Pet Sematary (1989)

R | 102 mins | Horror | 21 April 1989

Director:

Mary Lambert

Writer:

Stephen King

Cinematographer:

Peter Stein

Production Designer:

Michael Z. Hanan

Production Company:

Paramount
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HISTORY

       Pet Sematary is based on Stephen King's 1983 novel of the same name published by Doubleday. According to an 8 Jun 1984 NYT article, the novel was on the NYT best-seller list for 32 weeks. A 17 Jul 1985 Var article reported the book sold over 750,000 hard-cover copies in the U.S. The inspiration for the novel occurred when King’s cat was run over by a speeding truck in 1979. One of King’s children was almost run over as well. When he finished the novel, his wife asked him not to publish it. King himself referred to the story as a “detestable book.” The manuscript was placed in a drawer for three years until King needed a novel to fulfill a contract with Doubleday.
       A 2 Dec 1988 DV news item stated that Pet Sematary marked the first time King adapted one of his own novels for the screen.
       The film differs from the novel in that the character “Missy Dandridge” does not commit suicide in the book. Also, the character, “Jud Crandall” has a wife, “Norma,” who dies of natural causes. In the novel, a “Wendingo” from the Algonquian Native American myth of a half-man half-demon creature that ate humans appears, but in the film he is only alluded to when Jud and Louis hear growling on the way to the Indian burial ground and with the toppling of trees when Louis returns to the site.
       A 14 Jun 1984 DV news item announced that producer Richard Rubinstein and director George A. Romero’s production ... More Less

       Pet Sematary is based on Stephen King's 1983 novel of the same name published by Doubleday. According to an 8 Jun 1984 NYT article, the novel was on the NYT best-seller list for 32 weeks. A 17 Jul 1985 Var article reported the book sold over 750,000 hard-cover copies in the U.S. The inspiration for the novel occurred when King’s cat was run over by a speeding truck in 1979. One of King’s children was almost run over as well. When he finished the novel, his wife asked him not to publish it. King himself referred to the story as a “detestable book.” The manuscript was placed in a drawer for three years until King needed a novel to fulfill a contract with Doubleday.
       A 2 Dec 1988 DV news item stated that Pet Sematary marked the first time King adapted one of his own novels for the screen.
       The film differs from the novel in that the character “Missy Dandridge” does not commit suicide in the book. Also, the character, “Jud Crandall” has a wife, “Norma,” who dies of natural causes. In the novel, a “Wendingo” from the Algonquian Native American myth of a half-man half-demon creature that ate humans appears, but in the film he is only alluded to when Jud and Louis hear growling on the way to the Indian burial ground and with the toppling of trees when Louis returns to the site.
       A 14 Jun 1984 DV news item announced that producer Richard Rubinstein and director George A. Romero’s production company, Laurel Entertainment, had acquired film rights for Pet Sematary and that Romero was scheduled to direct. Rubenstein remained with the project as a producer, however, Romero did not direct the film and Laurel Entertainment does not receive onscreen credit.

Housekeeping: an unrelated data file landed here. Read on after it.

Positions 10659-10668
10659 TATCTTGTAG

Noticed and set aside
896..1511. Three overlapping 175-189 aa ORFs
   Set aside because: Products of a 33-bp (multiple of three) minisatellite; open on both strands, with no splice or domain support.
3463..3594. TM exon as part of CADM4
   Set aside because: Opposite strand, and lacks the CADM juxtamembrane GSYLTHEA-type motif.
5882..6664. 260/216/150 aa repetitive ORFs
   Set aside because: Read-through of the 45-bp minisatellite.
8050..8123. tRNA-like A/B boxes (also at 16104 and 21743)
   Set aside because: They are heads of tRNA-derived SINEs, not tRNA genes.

An 18 Jun 1988 Screen International news item reported that Paramount Pictures acquired an option to distribute the film and Mary Lambert was to direct,
       The 17 Jul 1985 Var article claimed King was offered $1 million for the movie rights for Pet Sematary, but turned it down, refusing to sell it to anyone. However, during a script writing conference about his book The Stand, Romero and Rubinstein convinced King to write the screenplay. The 8 Jun 1984 NYT article reported King agreed to take $10,000 up front and a share of the film’s profits.
       According to the 17 Jul 1985 Var, part of King’s contract made it obligatory that the film be shot in his home state of Maine, where his novel is set. A six to eight week principal photography schedule was to begin in Mar 1986. However, a 30 Sep 1988 HR item announced that principal photography was underway with a ten week shooting schedule.
       Files in AMPAS stated that principal photography took place near Ellsworth, ME, while Bull Hill, ME, was used for the village of Ludlow. Other Maine locations included: Surrey Methodist Church, Mt. Hope Cemetery and Bangor Airport. The Creed and Crandall homes were near Ellsworth with a road that does have large trucks speeding by. The Crandall house was modified by building a shell of another house over the original structure. The “deadfall” was created by hanging fifteen truckloads of scrap wood onto steel and telephone poles, put into place under the supervision of production designer Michael Hann to create an “organic sculpture.”
       A fully articulated puppet was made of actor Miko Hughes and can be seen in the attic scene.

       An article in 27 Apr 1989 HR reported that the film grossed $12 million during its first weekend opening.
      The following statements appear in end credits: “The Producers wish to thank Eastern Express Airline and Steve Mason; The State of Maine and Maine Film Commission; Hancock County Sherriff’s Department; Ellsworth Chamber of Commerce, Police Department and Fire Department; the Greater Bangor Chamber of Commerce; Maine Army National Guard Unit; Ginger McGuire; Diane Vilagi; Raymond McNeel; Michael Langley; Donna Davidge” and “No animals were harmed in any way during the making of this film.”
More Less

SOURCE CITATIONS
SOURCE
DATE
PAGE
Daily Variety
14 Jun 1984.
---
Daily Variety
2 Dec 1988.
---
Hollywood Reporter
30 Sep 1988.
---
Hollywood Reporter
24 Apr 1989
p. 4, 15.
Hollywood Reporter
27 Apr 1989
p. 4.
Los Angeles Times
24 Apr 1989
p. 5.
New York Times
8 Jun 1984
Section C, p. 10.
New York Times
22 Apr 1989
p. 16.
Screen International
18 Jun 1988.
---
Variety
17 Jul 1985
pg. 81, 90.
Variety
26 Apr 1989
p. 26.
CAST
PRODUCTION CREDITS
NAME
PARENT COMPANY
PRODUCTION TEXTS
Paramount Pictures Presents